In this article in the journal Politics and Governance, Heinze and Weisskircher examine the party organization of Alternative für Deutschland (Alternative for Germany), the country’s major anti-immigration party. They show that the party is exceptional among what is usually understood as the populist radical right party family, at least from an organisational perspective: The AfD sharply contradicts the “standard model”, which emphasises “charismatic” leadership and the centralisation of power as key features. Instead, studying the AfD’s efforts to adopt some elements of a mass-party organisation and its relatively decentralised decision-making underlines the importance of “movement-party” strategy, collective leadership, and internal democracy—concepts that are usually associated with Green and left-wing parties. When it comes to “movement-party” strategy, parts of AfD strongly cooperate with anti-immigration street protestors, especially in eastern Germany. Importantly, Heinze and Weisskircher’s analysis shows how the AfD’s organisation is essential for understanding its development more broadly as it reflects and reinforces sharp intra-party conflict. From this perspective, the case of the AfD sheds new light on the relationship between PRR party organisation and electoral success, indicating the importance of strong ties to parts of society over effective internal management as long as demand for anti-immigration parties is high.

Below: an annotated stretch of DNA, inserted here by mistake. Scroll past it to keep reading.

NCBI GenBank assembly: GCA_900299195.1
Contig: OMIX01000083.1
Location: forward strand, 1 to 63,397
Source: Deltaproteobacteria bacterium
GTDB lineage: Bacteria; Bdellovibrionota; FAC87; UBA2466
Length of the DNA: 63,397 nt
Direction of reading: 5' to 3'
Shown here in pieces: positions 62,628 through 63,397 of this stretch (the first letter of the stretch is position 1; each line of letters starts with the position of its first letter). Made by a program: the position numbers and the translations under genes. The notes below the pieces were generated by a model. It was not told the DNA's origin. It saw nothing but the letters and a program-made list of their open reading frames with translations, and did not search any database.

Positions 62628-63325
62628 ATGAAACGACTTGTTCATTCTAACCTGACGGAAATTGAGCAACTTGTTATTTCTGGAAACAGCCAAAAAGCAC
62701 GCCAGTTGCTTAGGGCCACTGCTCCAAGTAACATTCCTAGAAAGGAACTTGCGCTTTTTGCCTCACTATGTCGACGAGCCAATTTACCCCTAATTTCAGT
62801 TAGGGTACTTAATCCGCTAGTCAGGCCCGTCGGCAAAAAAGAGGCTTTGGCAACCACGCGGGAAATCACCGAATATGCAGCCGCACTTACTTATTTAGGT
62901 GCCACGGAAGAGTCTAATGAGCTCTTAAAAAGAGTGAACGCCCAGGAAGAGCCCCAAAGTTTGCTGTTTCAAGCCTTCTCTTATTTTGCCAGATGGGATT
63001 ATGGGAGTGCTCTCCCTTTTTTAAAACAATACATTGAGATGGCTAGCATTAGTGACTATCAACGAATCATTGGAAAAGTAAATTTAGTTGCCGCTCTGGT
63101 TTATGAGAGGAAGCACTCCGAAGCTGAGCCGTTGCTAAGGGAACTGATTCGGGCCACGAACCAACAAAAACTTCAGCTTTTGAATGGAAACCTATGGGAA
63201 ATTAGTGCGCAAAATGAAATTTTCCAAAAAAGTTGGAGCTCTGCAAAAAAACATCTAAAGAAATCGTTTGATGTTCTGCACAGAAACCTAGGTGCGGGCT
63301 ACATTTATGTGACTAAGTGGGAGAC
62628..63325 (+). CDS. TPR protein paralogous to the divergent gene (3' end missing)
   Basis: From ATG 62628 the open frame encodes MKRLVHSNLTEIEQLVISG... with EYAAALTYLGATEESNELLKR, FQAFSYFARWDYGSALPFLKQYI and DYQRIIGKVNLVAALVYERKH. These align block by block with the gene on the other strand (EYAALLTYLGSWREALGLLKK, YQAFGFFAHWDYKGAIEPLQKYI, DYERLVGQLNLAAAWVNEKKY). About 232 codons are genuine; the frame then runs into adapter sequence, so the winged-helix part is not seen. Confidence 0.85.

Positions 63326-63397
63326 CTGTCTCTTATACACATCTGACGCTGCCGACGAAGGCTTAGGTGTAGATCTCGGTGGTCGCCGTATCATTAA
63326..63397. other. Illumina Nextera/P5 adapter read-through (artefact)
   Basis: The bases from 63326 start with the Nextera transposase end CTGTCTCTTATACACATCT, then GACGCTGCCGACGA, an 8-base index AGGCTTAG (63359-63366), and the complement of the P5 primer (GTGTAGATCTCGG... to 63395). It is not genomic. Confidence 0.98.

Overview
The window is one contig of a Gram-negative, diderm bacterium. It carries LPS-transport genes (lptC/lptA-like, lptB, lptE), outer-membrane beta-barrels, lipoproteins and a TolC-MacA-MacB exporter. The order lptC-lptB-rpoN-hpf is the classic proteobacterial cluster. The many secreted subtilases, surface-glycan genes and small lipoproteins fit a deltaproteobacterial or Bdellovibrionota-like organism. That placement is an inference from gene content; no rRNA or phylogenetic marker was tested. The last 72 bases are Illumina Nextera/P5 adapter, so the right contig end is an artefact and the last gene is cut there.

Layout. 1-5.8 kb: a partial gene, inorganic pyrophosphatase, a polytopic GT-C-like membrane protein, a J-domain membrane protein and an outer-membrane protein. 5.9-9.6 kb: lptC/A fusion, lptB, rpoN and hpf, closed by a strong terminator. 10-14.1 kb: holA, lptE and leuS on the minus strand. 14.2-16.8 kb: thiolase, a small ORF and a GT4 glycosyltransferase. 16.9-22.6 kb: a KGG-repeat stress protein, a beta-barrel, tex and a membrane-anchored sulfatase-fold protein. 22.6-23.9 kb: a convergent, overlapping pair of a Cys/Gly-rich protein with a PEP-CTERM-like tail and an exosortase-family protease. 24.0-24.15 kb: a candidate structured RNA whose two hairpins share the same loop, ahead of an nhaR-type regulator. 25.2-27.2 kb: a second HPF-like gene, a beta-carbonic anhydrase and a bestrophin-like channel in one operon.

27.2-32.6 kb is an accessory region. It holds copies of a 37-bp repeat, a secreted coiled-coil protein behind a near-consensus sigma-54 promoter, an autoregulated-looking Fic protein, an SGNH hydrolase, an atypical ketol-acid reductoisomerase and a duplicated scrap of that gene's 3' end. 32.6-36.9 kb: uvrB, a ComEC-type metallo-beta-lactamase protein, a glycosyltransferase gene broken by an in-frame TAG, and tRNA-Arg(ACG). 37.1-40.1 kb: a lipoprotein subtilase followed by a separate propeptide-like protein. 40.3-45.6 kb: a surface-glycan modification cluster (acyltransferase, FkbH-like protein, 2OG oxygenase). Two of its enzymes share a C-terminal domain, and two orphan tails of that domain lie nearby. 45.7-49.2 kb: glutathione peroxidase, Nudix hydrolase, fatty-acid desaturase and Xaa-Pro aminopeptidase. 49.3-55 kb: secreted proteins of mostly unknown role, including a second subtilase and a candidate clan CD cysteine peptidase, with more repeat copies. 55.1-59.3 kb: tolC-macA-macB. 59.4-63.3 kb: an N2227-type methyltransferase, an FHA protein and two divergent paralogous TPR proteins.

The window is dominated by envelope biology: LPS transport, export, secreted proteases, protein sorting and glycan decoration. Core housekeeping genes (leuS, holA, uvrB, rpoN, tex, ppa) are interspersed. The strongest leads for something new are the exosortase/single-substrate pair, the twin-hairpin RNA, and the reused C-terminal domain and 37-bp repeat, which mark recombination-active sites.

The article can be read here (Open Access).